Boeing Company has fired its former CEO, Dennis Muilenburg, effective immediately. Muilenburg, who remained at the helm after two tragic Boeing 737 MAX crashes killed 346 people, was stripped of his chairmanship of the company’s board of directors in October. The crashes and the discovery of a faulty flight systems control software has been under scrutiny, including numerous federal investigations and at least one criminal probe.
“This step is long overdue and something victims’ families have been demanding for months,” said Beasley Allen’s Mike Andrews who focuses much of his practice on aviation litigation and currently represents families of Ethiopian Airlines flight 302 victims. “Only time will tell if it is a true change in the ‘win at all costs’ greedy corporate culture that resulted in the needless loss of hundreds of lives.”
In October, on the one-year anniversary of the first deadly crash, Muilenburg callously testified before Congress about Boeing, saying, “We don’t ‘sell’ safety; that’s not our business model.” Consistent with his messaging since the first crash, Muilenburg dodged accountability for the deaths. Despite evidence showing the company knew the system was faulty yet pushed to get and keep the aircraft in service, Boeing has maintained it did nothing wrong. Still, under intense questioning and posturing by lawmakers, Muilenburg reluctantly admitted Boeing violated its own principles and safety requirements and was less than transparent throughout the development and certification process, including with federal regulators at the Federal Aviation Administration (FAA).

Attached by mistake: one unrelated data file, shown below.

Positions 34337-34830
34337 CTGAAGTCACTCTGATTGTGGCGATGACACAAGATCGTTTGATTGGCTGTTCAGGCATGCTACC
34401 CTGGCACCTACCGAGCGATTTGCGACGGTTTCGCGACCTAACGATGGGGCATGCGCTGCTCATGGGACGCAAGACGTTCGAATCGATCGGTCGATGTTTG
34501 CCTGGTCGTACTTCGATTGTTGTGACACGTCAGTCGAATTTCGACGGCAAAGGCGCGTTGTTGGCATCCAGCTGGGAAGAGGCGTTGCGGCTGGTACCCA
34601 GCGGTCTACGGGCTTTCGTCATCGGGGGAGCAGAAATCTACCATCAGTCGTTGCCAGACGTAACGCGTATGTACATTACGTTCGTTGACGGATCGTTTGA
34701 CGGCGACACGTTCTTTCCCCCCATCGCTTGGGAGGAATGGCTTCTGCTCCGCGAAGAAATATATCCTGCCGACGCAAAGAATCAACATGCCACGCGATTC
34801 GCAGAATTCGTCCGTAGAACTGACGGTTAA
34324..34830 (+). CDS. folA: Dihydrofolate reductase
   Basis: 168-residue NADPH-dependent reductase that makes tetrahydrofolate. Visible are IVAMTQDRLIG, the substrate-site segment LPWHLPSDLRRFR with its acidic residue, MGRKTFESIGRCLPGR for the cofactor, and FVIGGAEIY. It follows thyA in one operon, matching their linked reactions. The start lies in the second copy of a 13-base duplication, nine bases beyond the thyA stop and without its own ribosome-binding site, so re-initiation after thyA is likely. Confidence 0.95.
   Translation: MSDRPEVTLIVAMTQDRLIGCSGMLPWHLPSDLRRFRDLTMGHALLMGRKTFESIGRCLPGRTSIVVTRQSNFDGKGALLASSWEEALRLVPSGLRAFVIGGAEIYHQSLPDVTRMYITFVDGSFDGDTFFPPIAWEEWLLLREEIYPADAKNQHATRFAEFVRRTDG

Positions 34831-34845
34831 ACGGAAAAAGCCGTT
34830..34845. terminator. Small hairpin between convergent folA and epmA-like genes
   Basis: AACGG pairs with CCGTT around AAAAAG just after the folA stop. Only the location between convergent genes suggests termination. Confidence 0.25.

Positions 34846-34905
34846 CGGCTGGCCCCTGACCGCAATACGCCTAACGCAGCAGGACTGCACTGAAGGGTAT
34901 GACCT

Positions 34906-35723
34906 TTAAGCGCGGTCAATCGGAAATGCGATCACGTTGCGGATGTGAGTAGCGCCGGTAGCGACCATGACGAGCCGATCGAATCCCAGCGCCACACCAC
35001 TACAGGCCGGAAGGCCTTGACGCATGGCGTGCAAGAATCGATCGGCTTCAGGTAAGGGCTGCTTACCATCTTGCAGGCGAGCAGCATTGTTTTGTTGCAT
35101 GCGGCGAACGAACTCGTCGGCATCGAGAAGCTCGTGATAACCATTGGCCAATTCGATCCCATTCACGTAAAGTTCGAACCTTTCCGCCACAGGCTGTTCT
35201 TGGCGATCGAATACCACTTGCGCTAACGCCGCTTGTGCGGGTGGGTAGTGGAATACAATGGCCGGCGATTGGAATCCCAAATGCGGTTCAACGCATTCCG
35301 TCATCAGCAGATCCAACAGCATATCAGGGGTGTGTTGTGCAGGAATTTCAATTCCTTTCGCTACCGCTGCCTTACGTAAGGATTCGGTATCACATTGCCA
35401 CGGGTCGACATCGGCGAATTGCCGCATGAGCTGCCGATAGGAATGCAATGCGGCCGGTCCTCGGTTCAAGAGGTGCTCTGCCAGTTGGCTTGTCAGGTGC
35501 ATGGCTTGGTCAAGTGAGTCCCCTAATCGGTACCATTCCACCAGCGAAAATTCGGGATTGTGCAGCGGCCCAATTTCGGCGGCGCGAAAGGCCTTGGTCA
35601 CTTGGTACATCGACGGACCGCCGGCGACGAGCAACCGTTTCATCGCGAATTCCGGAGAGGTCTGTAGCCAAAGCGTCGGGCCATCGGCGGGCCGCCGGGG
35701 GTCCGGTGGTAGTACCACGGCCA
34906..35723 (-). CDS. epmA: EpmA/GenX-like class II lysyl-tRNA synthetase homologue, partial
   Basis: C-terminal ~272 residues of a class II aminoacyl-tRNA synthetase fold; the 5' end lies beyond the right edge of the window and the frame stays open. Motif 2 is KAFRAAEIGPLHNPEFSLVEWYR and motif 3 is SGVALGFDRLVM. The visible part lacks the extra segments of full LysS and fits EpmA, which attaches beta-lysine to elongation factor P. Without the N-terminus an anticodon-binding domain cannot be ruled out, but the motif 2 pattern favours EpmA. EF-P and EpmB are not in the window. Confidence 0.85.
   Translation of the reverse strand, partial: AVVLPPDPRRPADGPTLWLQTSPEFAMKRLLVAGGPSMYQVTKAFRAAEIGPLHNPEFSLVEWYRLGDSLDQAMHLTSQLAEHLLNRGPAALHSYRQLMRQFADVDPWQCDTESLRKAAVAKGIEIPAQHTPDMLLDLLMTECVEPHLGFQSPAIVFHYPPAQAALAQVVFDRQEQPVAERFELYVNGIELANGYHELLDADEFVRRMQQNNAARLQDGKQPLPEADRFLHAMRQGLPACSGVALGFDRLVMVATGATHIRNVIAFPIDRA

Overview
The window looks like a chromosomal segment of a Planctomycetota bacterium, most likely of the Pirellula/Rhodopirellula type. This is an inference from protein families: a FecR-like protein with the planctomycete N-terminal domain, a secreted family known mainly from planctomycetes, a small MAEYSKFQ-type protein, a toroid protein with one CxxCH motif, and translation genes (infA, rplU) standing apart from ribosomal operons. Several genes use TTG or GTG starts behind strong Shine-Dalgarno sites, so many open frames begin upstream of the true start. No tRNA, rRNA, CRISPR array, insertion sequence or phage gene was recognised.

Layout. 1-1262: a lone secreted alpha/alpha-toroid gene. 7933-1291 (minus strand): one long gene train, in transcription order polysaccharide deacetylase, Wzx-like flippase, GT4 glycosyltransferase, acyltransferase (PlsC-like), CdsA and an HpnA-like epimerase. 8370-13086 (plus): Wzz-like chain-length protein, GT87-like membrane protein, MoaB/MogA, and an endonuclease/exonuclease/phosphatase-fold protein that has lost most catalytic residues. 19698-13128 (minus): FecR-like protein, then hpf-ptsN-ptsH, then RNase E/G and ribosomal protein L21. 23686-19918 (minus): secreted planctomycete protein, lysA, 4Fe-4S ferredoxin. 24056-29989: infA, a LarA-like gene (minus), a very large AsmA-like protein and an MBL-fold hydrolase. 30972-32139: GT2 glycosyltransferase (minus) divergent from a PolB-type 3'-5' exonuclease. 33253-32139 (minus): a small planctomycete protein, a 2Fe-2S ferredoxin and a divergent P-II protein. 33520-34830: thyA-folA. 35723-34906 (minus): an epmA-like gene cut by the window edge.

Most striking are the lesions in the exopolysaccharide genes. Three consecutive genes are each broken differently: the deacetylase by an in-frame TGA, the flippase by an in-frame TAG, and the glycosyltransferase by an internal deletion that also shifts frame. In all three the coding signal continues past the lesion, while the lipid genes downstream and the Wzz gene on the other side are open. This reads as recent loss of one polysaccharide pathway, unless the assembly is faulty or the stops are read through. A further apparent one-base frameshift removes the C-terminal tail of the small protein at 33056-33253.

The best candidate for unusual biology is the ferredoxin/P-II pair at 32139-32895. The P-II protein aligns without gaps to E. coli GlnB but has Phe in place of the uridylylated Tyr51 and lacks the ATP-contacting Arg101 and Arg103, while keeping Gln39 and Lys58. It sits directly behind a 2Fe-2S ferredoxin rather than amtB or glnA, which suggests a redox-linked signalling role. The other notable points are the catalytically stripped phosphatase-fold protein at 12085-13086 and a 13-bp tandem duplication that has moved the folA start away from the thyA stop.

The announcement comes on the heels of yet another embarrassing incident for the company, a failed launch of its Starliner space capsule on Friday. Earlier this month, FAA Administrator Stephen Dickson chastised the company when he testified before Congress. He refuted the company’s prediction that the MAX would gain approval by year-end, saying that the agency was taking steps to ensure something like the two fatal MAX crashes doesn’t happen again. Administrator Dickson also did not rule out the possibility that the FAA would fine Boeing for failing to disclose known problems with the aircraft, specifically its flight control software, identified as the likely cause of the two crashes.
Additionally, Boeing announced in December that it will halt production of the 737 MAX in January. Shortly thereafter, United Airlines announced it had pulled the planes from its schedule until June and Spirit AeroSystems, which manufactures fuselages for Boeing, said it would stop deliveries to Boeing.
The company’s Chief Financial Officer, Greg Smith, will serve as interim CEO. Dave Calhoun, the current board of directors’ chair, will become CEO on Jan. 13, 2020, according to an email Smith sent to Boeing employees, which was reported by various media outlets.
In addition to his Ethiopian Airlines crash clients, Mike has represented people seriously injured in a variety of aviation crashes, and the families of those killed in both civilian and military airplane crashes and helicopter crashes.